The tundra isn’t rolling chilly air masses our way yet, and the tropics haven’t poured on our parched soil.

So, almost two weeks deep into September, we’re still stuck in a hot, dry, stagnant summer seemingly without end.

Wednesday and Thursday will likely bring Roanoke its 55th and 56th 90-degree days of 2019, tying the year for 10th place for most 90-degree days in a year since official local weather records begin in 1912. If that happens, this year would tie 2007, the only year since the 21st century began with that many 90-degree days.

High pressure at the surface and aloft is expanding and deepening over much of the U.S., and it appears likely this will be the dominant weather pattern through the next couple of weeks, at least.

Occasionally, there will be weak cold fronts chewing into that heat dome, as will happen late this week, increasing the chances of showers and thunderstorms to something a little beyond meager and pulling the thermometer back a few degrees.

But the sweaters can stay in the closet.

There is no air mass of Canadian or Arctic origin on the horizon that appears likely to dig far enough south with a deep enough pool of cool air to initiate autumn in earnest.

After slight temperature downturns, maybe a random “wedge” day when the cool, damp air banked against the mountains even holds it into the 70s, we’ll see rebounds back into the 80s and even lower 90s for highs, with nighttime lows generally in the muggy 60s.

Perhaps even more ominously, there is no obvious chance of widespread, soaking rain on the horizon, either.

Many localities south and west of Roanoke are already considered to be “abnormally dry,” the lowest stage of drought, by the U.S. Drought Monitor.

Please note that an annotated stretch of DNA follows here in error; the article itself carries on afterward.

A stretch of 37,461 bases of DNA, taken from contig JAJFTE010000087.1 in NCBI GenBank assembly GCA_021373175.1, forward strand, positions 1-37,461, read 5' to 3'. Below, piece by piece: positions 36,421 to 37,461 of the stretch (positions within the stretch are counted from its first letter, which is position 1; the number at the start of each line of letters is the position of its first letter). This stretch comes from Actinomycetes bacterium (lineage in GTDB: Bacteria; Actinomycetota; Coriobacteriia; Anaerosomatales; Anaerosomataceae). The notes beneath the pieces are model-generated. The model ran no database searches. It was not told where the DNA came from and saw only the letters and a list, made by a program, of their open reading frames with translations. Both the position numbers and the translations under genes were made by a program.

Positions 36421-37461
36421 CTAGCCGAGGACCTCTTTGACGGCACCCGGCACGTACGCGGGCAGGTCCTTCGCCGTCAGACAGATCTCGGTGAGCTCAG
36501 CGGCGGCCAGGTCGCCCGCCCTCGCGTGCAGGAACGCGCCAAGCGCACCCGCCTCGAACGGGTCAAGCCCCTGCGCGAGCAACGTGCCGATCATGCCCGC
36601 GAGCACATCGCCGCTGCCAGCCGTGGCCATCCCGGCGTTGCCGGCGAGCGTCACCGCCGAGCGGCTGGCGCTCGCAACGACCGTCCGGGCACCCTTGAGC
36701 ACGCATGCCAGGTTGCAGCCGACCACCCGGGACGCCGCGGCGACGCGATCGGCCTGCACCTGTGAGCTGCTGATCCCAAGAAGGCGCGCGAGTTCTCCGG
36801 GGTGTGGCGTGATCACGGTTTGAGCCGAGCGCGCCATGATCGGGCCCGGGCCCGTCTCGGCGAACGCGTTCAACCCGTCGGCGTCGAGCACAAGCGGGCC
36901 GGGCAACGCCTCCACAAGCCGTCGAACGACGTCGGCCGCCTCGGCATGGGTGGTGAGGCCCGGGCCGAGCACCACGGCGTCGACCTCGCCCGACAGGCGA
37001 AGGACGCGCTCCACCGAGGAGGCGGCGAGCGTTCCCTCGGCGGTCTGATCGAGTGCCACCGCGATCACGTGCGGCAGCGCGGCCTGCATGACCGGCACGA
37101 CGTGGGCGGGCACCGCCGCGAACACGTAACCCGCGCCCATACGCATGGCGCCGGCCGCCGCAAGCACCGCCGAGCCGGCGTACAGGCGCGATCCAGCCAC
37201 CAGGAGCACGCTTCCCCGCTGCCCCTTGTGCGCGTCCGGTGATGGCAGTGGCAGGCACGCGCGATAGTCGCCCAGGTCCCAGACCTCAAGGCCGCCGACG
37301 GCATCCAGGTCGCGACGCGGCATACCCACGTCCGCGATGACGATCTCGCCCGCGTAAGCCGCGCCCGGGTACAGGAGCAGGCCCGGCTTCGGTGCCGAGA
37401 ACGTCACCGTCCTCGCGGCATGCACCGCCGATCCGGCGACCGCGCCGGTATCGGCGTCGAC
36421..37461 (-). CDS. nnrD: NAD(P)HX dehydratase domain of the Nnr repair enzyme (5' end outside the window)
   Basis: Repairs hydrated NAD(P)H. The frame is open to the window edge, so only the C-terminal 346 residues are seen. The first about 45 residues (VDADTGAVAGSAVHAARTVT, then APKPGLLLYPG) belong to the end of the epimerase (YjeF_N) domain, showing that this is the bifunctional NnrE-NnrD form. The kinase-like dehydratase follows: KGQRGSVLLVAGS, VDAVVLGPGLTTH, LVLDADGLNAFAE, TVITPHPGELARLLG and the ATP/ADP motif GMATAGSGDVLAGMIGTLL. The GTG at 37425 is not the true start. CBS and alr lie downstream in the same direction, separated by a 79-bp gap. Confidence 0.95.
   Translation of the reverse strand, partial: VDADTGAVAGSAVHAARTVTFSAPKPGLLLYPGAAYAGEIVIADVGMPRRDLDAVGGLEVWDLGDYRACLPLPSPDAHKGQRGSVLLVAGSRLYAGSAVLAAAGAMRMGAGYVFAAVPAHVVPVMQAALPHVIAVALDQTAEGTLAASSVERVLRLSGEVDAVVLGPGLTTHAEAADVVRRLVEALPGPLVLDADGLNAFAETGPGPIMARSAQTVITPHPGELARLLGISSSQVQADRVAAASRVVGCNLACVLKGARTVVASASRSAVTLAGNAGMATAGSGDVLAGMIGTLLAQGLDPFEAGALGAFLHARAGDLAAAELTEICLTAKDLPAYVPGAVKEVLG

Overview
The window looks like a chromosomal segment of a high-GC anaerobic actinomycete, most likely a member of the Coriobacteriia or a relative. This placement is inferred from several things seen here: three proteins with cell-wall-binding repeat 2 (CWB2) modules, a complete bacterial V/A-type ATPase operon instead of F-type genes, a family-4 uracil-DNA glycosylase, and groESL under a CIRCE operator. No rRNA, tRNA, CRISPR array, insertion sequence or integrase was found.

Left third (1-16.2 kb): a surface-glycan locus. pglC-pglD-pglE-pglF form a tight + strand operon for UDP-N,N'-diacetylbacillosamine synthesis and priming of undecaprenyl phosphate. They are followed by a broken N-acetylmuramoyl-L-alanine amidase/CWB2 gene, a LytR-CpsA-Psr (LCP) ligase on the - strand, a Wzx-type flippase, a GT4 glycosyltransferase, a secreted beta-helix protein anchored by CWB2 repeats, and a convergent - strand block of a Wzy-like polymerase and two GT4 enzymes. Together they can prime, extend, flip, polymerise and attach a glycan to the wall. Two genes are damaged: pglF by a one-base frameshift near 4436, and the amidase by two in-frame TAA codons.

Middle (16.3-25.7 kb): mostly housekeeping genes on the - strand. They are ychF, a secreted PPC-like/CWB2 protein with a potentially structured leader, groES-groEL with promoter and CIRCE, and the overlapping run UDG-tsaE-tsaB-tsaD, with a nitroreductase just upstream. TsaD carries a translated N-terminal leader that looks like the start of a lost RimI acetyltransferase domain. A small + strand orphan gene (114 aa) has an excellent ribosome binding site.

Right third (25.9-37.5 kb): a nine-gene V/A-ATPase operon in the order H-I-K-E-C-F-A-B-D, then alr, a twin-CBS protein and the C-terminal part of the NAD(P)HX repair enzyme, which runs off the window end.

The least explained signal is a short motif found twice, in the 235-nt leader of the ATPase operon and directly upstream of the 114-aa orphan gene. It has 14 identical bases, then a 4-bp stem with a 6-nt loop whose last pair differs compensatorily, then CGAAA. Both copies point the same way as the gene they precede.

July 8 was the last time our region had what could be described as a widespread rainfall, and even that was generally under an inch.

Since then, what rain we’ve had has been almost entirely hit-and-miss, pop-up showers and storms, boiling upward with afternoon heat and humidity. A few spots get poured on for a short time but most get much lighter amounts on the fringes of the storms, or missed altogether.

There may be some of those scattered storms with the hot days ahead, and the weekend front may augment those chances some. But these are not the kind of rains that provide significant, widespread relief of dryness.

As we move into fall, there are generally two sources to look toward for that kind of rain.

The first are jet stream troughs that loop far enough south to scoop up Gulf of Mexico moisture and spin up low-pressure systems that ride across the South or up the East Coast. With the high pressure so anchored over the continental U.S., there is little hope of this occurring in the next couple of weeks, and honestly, it’s a little too early on the calendar to expect these kind of systems, anyway.

The second are tropical systems.

Wishing Hurricane Dorian inland to spread destruction across the Carolinas last week just so we could get some rain might have been a little much, but certainly anyone could be forgiven hoping for a juicy tropical storm or maybe even a low-end hurricane making landfall in marshland somewhere to spread needed moisture our way. A depression or tropical wave getting pulled north along a slow-moving frontal boundary would work.

Frankly, some kind of tropical system is our best chance of getting substantial rainfall in the next couple of weeks.

High pressure extending beyond the U.S. into the Gulf of Mexico and the western Atlantic is actually quite conducive to potential tropical development near our shores.

The National Hurricane Center is tracking multiple disturbances crossing the Atlantic, and forecast models hint at systems popping nearer the U.S. down the road. At this point there is no obvious candidate for the next big tropical weather obsession, but with the peak of hurricane season approaching and lots of warm water in the Atlantic basin, something almost certainly will develop and pose some risk for the U.S. sooner rather than later.

So that’s where we are — sweating rather than sweaters, no sign of either chilly air masses or widespread rainfall on the horizon, and keeping an eye on the tropics for the next storm that could bring coastal misery and/or much-needed rainfall to our region.

Weather Journal appears on Wednesdays.

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Since 2003, Kevin Myatt has penned the weekly Weather Journal column, and since 2006, the Weather Journal blog, which becomes particularly busy with snow. Kevin has edited a book on hurricanes and has helped lead Virginia Tech students on storm chases.

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